Bladder trauma

Background

Clinical Features

  • Suprapubic pain, blood at meatus, urinary retention
  • Gross hematuria is present in 95% of significant bladder injuries
    • Pelvic fracture + gross hematuria = bladder rupture
    • <1% of all blunt bladder injuries p/w UA with <25 RBCs/HPF
  • Bladder Rupture
    • Extraperitoneal
      • Associated with pelvic fracture and laceration by bony fragments
      • Leakage of urine into perivesicular space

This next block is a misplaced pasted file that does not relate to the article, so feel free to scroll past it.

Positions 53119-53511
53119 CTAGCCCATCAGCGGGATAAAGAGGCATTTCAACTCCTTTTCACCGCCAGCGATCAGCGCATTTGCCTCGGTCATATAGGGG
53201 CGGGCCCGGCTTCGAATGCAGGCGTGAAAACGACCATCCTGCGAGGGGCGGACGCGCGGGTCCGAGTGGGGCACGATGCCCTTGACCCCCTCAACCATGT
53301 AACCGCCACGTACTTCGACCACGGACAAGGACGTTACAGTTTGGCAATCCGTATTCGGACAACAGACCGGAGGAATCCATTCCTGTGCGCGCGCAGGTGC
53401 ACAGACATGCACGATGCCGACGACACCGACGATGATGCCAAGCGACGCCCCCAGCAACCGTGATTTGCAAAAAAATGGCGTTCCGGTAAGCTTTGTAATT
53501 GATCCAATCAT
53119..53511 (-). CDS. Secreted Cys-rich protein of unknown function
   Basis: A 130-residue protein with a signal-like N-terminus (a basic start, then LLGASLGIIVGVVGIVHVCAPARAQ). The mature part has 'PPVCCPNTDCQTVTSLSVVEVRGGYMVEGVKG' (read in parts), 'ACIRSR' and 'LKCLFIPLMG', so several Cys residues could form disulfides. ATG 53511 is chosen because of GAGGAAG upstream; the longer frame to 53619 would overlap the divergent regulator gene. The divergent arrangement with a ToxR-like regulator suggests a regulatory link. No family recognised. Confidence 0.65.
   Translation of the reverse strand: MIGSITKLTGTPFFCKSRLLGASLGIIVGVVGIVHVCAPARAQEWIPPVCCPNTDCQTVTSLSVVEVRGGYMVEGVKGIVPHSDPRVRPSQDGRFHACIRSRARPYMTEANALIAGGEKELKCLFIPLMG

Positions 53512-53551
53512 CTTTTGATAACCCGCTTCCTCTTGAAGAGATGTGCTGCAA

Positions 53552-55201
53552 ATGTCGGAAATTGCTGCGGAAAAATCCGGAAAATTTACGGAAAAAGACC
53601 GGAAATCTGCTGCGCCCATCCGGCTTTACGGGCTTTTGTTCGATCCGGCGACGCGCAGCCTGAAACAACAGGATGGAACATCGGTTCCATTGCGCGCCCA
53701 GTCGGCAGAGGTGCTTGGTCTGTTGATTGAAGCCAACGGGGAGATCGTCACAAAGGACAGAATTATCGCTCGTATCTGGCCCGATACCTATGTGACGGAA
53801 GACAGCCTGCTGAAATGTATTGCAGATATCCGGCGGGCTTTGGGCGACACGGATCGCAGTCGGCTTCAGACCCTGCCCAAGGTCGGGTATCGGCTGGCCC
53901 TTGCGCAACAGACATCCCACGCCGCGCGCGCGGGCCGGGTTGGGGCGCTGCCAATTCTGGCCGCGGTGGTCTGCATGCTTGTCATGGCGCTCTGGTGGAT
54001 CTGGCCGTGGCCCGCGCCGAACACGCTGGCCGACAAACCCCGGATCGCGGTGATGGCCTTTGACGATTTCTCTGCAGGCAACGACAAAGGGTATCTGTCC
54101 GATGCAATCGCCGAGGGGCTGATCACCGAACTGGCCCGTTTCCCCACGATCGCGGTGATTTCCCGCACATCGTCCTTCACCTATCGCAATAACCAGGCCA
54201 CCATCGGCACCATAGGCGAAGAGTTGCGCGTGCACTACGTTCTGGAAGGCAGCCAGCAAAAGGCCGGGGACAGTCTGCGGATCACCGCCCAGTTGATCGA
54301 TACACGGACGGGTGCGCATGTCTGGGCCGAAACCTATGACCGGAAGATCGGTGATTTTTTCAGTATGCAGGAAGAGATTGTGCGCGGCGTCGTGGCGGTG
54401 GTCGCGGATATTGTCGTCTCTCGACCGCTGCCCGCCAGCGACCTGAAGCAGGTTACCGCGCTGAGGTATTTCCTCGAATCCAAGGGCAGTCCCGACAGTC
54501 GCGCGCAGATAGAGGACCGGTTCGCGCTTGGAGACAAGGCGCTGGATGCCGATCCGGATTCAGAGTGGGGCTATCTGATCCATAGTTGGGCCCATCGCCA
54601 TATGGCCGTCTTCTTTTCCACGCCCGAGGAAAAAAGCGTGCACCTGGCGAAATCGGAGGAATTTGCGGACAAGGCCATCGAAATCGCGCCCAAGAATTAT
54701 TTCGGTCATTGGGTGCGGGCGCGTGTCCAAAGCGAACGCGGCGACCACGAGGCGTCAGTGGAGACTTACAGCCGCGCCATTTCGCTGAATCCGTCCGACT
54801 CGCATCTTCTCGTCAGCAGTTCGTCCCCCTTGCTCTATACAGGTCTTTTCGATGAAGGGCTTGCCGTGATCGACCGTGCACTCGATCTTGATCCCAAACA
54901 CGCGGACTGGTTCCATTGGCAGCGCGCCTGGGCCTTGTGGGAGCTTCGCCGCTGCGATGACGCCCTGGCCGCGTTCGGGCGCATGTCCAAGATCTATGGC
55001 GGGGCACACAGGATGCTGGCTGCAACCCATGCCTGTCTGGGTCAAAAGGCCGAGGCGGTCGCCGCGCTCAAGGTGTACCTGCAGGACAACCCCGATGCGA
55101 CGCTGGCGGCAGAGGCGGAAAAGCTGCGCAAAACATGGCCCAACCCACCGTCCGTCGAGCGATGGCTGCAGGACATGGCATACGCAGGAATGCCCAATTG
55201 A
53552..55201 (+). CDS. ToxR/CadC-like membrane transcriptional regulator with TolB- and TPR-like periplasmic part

• "Tear drop" shape on imaging
    • Intraperitoneal
      • Associated with compressive force in presence of full bladder

Evaluation

  • Imaging
    • Retrograde cystogram (CT or plain film) indicated for:
      • Gross hematuria
      • Inability to void
      • Pelvic fracture in associated with microscopic hematuria
      • Clinical suspicion of bladder injury
      • Penetrating injuries of the buttock, pelvis, or lower abdomen with any hematuria
    • CT A/P with IV contrast NOT sensitive enough for bladder rupture: bladder must be distended with 350mL contrast

Differential Diagnosis

Genitourinary trauma

Management

  • Extraperitoneal Rupture
    • Nonoperative management with bladder cathether drainage (Foley vs suprapubic catheter)
  • Intraperitoneal Rupture
    • Operative management

See Also